About SD Association
Founded in January 2000 by Panasonic, SanDisk and Toshiba, the SD Association is a group dedicated to establishing SD standards and facilitating their adoption and development.
At its outset the Association represented just 14 member companies and has grown into a global alliance comprised of around 1,000 member companies. By developing and adopting SD standards, members enjoy better compatibility of member cards between devices, greatly enhancing consumer enjoyment and convenience.
The SD Association has prepared multiple SD standards relating to such features as memory capacity and reading/writing speed in order for users to select the optimum card for their device.
Download the SD Association Whitepapers, SD Simplified Specifications and SD Card Formatter here.
News & Events
Introducing the latest about the SD Association, including trade shows, Association-sponsored seminars and other events.
The SD memory card was born in the year 2000, when Bill Clinton was completing his second term as president of the United States. Sixteen years in human time may sound short, but in electronic technology time, it is an eternity. Today, more than a billion SD memory cards are being manufactured and sold around the world every year; they have truly become the de facto standard for removable storage.
Over the years, SD technology innovations have accelerated to keep up with market demands for ever-increasing storage space and faster speeds, all at a reasonable cost. We started with the initial SD version 1.0, using FAT16 and with storage capacity up to 2 GB; then on to SD v2.0 (SDHC), using FAT32 and with storage capacity up to 32 GB; and now to today’s v3.0 (SDXC) using ex-FAT and with a massive storage capacity of up to 2 TB.
The incredible speed at which SD standards evolve is nothing short of amazing – in fact, the SD Association just announced the latest version: 5.0, with new Video Speed Classes to satisfy the latest 4K/8K Ultra HD video, 360-degree video and multi-file recording demands.
But even though the consumer electronics and digital imaging markets drive the leading edge of SD technology innovations, there remains a strong and healthy demand for older generations of SD memory cards, namely SD or SDHC memory cards varying in capacity from 128 MB up to 8 GB.
Some applications, like 4K/8K video, require SD memory cards with blazing-fast transfer speed for highest bandwidth and throughput. Other applications need cards with large amounts of data storage, such as those storing 360-degree video. Consumers, meanwhile, demand the lowest cost per gigabyte. There are still use cases, however, that don’t need these bells and whistles – such as applications in industrial segments that run on variants of Linux or Windows Embedded OS, or Real-Time OS (RTOS) such as WindRiver VxWorks and QNX.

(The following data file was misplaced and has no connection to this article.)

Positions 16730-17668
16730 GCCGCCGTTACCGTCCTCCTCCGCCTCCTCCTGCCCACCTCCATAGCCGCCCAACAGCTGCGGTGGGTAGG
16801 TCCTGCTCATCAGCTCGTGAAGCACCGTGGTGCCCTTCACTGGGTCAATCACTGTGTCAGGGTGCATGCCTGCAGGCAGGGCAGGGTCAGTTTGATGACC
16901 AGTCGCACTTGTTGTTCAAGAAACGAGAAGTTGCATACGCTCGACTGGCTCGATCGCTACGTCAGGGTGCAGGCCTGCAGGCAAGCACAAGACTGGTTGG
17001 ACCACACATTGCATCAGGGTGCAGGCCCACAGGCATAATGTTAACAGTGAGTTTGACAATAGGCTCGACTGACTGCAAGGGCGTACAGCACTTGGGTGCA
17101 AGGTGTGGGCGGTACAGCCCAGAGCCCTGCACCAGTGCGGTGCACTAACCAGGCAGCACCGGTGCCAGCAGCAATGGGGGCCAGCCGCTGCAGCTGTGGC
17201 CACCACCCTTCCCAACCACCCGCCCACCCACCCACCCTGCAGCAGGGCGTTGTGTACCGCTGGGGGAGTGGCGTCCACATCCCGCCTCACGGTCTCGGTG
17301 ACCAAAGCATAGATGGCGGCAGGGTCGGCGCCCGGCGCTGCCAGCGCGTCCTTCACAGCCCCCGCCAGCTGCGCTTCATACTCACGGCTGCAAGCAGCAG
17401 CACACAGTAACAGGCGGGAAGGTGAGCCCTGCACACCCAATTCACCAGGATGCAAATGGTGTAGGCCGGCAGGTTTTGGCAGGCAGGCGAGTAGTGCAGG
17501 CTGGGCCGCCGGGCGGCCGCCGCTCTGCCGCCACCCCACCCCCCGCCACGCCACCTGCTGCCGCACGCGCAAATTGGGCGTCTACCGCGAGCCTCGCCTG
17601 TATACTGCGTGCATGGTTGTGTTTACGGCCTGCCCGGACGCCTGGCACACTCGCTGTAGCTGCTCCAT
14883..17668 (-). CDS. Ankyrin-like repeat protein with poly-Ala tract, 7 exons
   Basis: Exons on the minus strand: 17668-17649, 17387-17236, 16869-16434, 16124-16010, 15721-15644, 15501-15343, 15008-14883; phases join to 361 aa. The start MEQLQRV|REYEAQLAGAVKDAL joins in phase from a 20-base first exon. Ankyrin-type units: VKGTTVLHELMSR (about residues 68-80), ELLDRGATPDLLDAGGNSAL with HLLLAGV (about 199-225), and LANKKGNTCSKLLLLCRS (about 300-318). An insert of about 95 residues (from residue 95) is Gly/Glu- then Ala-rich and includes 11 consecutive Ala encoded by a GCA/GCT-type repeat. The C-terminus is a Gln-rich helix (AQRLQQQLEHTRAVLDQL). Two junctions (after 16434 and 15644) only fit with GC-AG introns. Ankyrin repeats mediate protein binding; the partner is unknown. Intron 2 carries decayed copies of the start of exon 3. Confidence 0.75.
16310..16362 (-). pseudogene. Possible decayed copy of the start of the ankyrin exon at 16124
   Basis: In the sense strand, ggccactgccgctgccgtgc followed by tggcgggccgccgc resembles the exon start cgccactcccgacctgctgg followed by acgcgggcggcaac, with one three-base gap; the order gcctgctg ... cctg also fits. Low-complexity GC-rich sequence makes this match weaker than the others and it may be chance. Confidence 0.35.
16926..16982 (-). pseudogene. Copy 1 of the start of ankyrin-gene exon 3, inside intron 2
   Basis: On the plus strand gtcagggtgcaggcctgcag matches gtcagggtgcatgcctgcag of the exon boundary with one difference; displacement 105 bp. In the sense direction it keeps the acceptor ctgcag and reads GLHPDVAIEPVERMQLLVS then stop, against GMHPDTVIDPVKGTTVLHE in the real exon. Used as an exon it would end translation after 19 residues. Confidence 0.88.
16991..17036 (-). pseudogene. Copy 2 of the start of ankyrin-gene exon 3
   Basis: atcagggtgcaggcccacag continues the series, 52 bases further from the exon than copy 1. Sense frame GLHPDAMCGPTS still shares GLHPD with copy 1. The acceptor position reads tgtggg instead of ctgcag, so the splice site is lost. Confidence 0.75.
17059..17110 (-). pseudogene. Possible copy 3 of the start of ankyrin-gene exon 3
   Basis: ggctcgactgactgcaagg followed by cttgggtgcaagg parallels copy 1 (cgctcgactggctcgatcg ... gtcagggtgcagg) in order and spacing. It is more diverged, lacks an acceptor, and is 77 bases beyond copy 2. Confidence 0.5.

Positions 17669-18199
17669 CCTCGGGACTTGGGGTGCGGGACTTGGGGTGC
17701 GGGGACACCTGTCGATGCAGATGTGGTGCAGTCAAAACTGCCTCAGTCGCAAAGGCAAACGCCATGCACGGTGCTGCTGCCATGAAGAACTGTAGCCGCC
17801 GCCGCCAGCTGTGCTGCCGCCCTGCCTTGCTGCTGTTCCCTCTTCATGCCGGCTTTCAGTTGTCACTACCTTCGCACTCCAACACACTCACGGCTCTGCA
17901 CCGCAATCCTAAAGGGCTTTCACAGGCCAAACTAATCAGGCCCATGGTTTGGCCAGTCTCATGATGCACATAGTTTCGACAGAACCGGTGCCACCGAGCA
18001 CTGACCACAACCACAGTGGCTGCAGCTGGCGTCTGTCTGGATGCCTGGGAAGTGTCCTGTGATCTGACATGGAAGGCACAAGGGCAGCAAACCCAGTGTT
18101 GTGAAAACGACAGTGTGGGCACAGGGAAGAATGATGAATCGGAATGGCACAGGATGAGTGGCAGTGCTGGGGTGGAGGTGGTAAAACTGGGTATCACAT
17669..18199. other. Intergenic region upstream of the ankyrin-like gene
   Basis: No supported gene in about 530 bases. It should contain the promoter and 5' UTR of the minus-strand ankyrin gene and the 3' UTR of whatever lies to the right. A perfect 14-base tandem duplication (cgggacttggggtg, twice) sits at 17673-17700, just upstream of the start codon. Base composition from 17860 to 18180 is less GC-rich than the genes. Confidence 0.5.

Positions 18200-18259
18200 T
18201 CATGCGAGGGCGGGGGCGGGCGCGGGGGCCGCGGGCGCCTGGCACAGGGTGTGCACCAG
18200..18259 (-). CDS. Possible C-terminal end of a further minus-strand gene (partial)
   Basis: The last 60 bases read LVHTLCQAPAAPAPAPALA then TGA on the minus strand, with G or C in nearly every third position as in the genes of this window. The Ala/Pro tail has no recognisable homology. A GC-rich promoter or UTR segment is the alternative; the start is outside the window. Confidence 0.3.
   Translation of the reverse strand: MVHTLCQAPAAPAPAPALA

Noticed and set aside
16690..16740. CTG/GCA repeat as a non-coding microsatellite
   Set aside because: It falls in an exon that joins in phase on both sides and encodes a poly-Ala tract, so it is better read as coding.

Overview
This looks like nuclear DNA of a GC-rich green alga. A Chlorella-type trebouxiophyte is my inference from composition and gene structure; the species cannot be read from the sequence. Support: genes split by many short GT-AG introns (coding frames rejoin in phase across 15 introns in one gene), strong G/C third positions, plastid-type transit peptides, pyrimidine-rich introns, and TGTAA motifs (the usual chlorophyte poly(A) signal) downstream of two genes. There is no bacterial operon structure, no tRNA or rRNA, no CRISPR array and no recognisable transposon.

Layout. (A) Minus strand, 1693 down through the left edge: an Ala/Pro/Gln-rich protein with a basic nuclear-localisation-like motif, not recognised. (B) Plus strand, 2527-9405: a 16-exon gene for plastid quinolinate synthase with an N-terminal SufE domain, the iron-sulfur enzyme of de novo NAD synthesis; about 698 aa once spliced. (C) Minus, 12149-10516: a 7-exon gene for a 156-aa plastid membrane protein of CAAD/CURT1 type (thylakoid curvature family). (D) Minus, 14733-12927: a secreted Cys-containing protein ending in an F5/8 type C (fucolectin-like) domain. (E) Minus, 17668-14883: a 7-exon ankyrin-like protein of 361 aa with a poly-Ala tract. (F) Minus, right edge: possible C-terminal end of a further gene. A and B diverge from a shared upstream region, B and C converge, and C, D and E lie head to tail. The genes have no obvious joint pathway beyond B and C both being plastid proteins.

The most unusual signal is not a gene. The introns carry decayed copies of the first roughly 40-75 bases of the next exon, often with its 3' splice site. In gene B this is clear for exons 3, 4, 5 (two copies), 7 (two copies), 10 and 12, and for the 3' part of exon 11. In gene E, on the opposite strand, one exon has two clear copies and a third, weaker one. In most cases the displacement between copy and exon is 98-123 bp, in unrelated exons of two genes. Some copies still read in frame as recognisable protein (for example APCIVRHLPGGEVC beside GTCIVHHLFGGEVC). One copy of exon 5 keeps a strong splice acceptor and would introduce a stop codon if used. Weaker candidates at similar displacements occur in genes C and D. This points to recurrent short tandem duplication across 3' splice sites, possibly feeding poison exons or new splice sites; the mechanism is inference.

Instead, industrial and embedded markets such as factory automation, enterprise mobility, transportation, telecom/networking, healthcare and industrial IoT require SD memory cards to be rugged, highly stable data storage devices, capable of enduring harsh environmental conditions, such as extreme temperatures ranging from -40° C to 85° C.
These markets do not need terabytes of storage space; a few GB or even 512 MB or lower can satisfy their data storage needs. For example, an SD memory card might be used as a boot device with a small amount of data logs for a wireless base station in the high mountains or the middle of the desert.Sample markets where older SD memory cards are still popular
Furthermore, as deployment to the field could last five to 15 years, these SD memory cards’ bill of materials (BOM) is expected to be maintained over this period of time, or at the very least, the manufacturer should have controlled management of its supply base. The longevity of the supply plays a crucial role in the vendor selection process.
Another key consideration is SD memory card customization to suit the specific application’s storage usage model based on the nature of the NAND flash process technology – for example, whether the card is based on SLC (single-level cell), MLC (multi-level cell), TLC (triple-level cell) or another variant of NAND.
Examples of features from older SD standards that are still relevant and required include:
It’s increasingly difficult to find older SD memory cards that meet industrial applications’ requirements because many SD memory card manufacturers focus on consumer electronics and digital imaging markets.
There are a few tips to consider before you select an SD memory card maker:
Finding older SD memory cards is no longer as easy as going down to your local electronics store. There are, however, a handful of SD memory card manufacturers that still offer older SD memory cards and services to support specific industrial markets. Asking the right questions and looking in the right places will ensure that you get the right SD memory card for your applications.
Danny Lin is the vice president of ATP and board member of the SD Association. At ATP, Lin is responsible for global supply strategic partnerships and alliances. With the SDA board of directors, Lin is driving the continuous expansion of the SD memory card adoption in non-traditional markets, including IoT, Industrial/Embedded, Healthcare and Automotive. Lin can be reached at DannyL@us.atpinc.com.
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